Seek: A Command with a Promise

magnifying glass

“Seek,” is the another of God’s commands followed by His promise, “You will find.”

Remember, God answers our prayers based on His plan and purpose for our lives and His will and perfect timing in any given situation.

“Yes” answers come immediately because whatever we’ve asked for fits within God’s plan and timing for us. “No” and “Wait” answers require some seeking and knocking on our part.

Seeking is an active process rather than just a verbal one. It requires time and patience for searching. Whether you’re looking for a lost item or a hidden meaning, your search will lead you to deeper understanding of what God wants you to learn.

While “Lord, where did I put my car keys,” might lead me to a lot of drawer opening, paper shuffling, and frantic room-to-room searching, God will use the time I spend searching to reinforce the adage, “A place for everything, and everything in its place.”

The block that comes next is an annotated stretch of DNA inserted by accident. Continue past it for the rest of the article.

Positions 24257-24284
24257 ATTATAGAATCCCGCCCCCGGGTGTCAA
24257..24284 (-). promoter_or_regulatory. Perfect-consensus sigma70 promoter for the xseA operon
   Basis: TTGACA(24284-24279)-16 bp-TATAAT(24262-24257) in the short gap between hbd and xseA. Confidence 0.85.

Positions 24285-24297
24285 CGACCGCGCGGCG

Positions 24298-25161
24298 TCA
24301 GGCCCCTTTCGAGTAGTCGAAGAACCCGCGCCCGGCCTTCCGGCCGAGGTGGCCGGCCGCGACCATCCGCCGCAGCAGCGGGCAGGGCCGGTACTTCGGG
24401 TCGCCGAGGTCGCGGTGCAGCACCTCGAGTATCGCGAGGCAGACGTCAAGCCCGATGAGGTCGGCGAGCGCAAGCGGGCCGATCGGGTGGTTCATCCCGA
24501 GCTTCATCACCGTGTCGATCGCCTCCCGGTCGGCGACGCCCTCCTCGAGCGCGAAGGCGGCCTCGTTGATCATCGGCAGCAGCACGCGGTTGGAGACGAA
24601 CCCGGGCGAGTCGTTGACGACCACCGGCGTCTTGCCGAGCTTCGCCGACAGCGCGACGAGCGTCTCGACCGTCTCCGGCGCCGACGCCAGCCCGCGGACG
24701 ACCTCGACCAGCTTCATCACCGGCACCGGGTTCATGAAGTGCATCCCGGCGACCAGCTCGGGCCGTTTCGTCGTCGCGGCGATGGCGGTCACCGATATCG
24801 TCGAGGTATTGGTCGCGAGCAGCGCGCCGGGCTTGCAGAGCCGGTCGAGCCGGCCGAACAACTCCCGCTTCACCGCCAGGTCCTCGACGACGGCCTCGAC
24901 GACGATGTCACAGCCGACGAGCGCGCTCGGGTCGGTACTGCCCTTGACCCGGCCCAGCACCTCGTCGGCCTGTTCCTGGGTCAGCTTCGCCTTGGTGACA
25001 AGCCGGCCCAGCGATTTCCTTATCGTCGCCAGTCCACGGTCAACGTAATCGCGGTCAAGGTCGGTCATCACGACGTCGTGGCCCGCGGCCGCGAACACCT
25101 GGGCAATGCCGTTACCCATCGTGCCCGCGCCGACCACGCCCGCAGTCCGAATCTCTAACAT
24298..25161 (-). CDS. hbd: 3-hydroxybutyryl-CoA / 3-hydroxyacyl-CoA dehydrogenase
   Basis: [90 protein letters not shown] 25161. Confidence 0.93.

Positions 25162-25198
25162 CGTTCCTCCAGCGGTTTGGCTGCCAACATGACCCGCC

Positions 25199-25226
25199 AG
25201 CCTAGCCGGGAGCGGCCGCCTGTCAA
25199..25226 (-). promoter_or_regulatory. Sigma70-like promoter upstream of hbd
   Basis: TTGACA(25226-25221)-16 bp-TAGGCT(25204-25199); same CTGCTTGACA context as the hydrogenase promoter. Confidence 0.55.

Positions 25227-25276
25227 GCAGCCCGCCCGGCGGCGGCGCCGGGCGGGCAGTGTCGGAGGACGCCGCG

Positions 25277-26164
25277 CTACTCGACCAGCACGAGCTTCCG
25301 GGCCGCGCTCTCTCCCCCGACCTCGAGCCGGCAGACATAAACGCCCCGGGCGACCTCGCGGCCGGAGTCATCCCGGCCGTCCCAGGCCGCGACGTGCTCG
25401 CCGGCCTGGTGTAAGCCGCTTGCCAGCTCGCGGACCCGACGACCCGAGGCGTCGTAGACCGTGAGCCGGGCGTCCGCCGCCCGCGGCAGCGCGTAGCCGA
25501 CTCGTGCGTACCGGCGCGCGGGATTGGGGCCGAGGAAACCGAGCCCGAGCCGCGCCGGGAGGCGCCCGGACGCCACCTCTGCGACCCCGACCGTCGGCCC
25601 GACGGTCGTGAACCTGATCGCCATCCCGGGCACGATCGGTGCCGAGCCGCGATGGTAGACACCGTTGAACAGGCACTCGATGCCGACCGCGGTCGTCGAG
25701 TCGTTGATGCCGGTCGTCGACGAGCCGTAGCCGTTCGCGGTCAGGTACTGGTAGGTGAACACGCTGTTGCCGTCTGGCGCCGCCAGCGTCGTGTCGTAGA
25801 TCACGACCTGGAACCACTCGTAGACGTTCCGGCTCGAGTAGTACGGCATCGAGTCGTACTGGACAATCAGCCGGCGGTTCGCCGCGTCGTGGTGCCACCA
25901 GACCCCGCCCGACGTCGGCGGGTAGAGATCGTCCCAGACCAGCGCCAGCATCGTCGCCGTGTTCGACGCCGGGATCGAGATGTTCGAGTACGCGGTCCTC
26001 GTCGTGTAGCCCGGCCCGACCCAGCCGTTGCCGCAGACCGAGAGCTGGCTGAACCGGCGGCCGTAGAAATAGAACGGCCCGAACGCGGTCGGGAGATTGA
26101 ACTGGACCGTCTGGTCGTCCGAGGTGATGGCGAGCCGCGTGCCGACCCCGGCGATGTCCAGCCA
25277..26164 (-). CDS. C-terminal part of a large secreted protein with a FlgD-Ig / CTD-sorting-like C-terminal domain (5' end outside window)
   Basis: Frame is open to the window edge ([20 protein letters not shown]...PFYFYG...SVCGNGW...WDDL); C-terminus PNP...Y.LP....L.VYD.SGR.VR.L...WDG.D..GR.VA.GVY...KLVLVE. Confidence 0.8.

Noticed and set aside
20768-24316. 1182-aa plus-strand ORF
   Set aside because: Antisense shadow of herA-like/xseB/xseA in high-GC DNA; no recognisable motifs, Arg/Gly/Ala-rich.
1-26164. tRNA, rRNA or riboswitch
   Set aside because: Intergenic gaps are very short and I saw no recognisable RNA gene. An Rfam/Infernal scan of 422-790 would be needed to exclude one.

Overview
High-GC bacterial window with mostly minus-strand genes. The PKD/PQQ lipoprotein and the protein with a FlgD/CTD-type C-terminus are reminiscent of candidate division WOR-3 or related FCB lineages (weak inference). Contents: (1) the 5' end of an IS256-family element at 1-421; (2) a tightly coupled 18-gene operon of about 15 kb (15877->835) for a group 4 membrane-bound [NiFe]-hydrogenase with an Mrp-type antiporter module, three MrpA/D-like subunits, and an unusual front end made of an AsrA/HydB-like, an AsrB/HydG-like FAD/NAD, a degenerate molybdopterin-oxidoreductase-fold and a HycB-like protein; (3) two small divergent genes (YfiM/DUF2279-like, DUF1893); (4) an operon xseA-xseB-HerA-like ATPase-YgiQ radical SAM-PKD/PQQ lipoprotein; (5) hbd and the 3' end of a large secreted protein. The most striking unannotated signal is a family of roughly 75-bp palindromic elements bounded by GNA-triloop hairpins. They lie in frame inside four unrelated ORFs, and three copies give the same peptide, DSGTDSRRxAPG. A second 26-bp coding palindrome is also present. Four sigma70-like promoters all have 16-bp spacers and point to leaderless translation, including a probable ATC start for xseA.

I’m not saying that God is into adages. But He is a God of order and peace rather than confusion and would much rather see me at peace than scurrying around the house like a squirrel trying to cross the street.

Whether you’re looking for your car keys or something much deeper like the meaning of life or a better understanding of a Bible verse, your quest for answers begins with your need to know. Your wait for answers can turn into hours, days, months, and sometimes years of seeking and searching until finally through that wall of silence comes an understanding and the discovery of God’s greater purpose as His promise, “You will find,” comes to fruition.

When the mystery is finally revealed to you and the puzzle put together in your mind, you will discover that through your time of seeking and searching, God has brought you into agreement with Him. And that’s what He wanted all along.